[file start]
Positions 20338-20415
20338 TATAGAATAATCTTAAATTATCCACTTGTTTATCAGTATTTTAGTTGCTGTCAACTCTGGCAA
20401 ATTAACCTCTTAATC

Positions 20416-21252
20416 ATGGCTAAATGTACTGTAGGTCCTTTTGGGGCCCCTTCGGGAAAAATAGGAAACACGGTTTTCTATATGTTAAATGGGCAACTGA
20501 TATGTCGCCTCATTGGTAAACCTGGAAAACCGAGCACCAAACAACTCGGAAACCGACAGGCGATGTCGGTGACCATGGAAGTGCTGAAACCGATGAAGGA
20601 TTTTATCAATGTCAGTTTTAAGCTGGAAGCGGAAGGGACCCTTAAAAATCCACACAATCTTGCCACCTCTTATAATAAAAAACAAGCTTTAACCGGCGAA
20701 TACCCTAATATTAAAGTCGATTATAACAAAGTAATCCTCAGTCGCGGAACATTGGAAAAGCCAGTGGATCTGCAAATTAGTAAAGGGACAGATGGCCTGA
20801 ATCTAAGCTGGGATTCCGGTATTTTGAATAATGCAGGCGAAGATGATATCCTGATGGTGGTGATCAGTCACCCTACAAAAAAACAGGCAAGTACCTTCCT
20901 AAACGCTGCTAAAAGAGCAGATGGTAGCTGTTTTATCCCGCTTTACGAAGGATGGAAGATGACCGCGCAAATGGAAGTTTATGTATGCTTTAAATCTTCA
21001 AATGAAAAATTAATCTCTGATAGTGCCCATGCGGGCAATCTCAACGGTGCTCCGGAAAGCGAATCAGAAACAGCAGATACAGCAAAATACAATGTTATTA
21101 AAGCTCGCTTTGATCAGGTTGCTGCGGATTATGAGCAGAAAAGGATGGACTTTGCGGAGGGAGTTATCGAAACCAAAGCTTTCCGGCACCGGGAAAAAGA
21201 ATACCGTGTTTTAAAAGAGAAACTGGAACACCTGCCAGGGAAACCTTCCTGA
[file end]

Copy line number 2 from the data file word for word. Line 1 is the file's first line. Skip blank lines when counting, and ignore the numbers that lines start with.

20338 TATAGAATAATCTTAAATTATCCACTTGTTTATCAGTATTTTAGTTGCTGTCAACTCTGGCAA